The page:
Your company has grown from just a few employees and family members to an expanding concern and now it's time to get serious about creating an employee handbook. Where do you start?
First, you need a good idea about what you want to achieve with the handbook. An employee handbook should prevent problems, ensure consistent treatment and provide legal protection for your company.
Keep things positive and helpful
One expert suggests that the handbook does not have to be negative - it can both protect you from litigation and still put employees at ease about working for the company. Keep the handbook focused on the goals of the company as well what it takes to keep employees happy and well-informed.
Here are some of the policies a handbook should address:
- Sexual harassment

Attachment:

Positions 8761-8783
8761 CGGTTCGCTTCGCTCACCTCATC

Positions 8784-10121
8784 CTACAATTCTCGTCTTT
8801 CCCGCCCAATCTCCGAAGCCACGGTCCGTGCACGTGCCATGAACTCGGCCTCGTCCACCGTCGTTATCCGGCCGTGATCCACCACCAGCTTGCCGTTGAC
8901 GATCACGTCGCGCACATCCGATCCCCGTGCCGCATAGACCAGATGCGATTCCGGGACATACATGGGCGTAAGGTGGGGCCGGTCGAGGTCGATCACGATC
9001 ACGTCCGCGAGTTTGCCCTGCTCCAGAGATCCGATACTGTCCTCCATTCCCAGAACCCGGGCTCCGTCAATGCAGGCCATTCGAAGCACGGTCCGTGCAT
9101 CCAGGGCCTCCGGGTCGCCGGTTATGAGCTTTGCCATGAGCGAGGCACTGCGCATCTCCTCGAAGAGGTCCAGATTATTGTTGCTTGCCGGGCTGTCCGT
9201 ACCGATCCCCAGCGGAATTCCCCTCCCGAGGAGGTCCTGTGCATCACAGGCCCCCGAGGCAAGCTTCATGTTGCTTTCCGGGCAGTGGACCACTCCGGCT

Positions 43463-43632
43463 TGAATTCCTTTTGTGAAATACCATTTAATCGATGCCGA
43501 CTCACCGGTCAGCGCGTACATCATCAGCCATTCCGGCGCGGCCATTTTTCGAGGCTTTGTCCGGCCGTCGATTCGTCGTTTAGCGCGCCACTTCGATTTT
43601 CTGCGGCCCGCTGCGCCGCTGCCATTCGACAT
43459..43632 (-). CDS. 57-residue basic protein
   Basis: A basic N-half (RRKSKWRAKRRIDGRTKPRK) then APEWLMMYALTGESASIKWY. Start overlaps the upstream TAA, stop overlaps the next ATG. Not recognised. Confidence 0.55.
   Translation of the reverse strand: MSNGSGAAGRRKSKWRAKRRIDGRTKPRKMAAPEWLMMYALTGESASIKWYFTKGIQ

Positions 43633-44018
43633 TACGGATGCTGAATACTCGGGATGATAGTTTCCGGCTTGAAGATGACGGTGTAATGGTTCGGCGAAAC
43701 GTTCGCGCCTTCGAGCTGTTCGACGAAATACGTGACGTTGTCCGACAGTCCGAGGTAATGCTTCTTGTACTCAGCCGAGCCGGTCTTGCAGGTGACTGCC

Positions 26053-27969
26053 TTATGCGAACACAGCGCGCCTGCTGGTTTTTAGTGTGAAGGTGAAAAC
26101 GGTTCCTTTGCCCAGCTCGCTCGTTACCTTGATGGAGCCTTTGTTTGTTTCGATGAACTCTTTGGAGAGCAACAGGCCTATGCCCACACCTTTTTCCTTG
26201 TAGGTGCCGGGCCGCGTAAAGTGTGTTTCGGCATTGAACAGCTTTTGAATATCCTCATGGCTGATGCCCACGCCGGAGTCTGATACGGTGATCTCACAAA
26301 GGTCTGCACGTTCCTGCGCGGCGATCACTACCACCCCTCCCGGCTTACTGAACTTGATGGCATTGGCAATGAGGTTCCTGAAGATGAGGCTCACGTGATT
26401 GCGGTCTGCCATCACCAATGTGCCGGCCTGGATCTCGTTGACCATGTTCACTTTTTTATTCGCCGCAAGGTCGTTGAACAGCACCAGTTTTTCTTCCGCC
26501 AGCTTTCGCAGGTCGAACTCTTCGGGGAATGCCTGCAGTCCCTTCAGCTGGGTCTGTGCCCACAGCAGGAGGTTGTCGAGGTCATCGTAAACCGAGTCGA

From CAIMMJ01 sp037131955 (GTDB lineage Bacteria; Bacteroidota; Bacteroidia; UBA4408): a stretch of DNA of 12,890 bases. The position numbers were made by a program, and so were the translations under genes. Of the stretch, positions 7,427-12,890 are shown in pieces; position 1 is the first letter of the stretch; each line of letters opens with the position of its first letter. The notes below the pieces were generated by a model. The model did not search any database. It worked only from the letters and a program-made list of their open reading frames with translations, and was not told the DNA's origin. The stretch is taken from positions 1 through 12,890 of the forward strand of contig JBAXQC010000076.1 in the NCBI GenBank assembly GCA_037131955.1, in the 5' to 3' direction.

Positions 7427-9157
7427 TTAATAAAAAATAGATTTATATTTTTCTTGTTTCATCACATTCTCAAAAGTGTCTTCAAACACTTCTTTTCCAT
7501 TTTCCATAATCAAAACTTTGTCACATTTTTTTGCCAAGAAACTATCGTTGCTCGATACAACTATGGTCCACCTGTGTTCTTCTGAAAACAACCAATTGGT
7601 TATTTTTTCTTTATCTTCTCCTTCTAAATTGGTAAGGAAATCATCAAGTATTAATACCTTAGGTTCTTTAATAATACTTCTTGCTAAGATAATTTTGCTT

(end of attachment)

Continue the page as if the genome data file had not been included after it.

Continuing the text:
- Drug, alcohol and smoking
- Social media
- Dress code
- Compensation and benefits
- Leave, including vacation, sick time, holidays, and maternity, paternity and compassionate leave
- Exit policy
- Local and state laws
Avoid being overbroad
The National Labor Relations Board (NLRB) issued guidance in 2015 that suggested employee handbooks shouldn't be overbroad when insisting on confidentiality. A policy that is too restrictive could run afoul of the law.
The NLRB also suggested that conduct rules and social media policies can be too overbroad and can impede an employee's right to concerted activities.
In all cases, experts highly recommend you have your new handbook examined by legal counsel. Not only will this help you avoid running afoul of individual rights and labor laws, but also from inadvertently creating contractual agreements.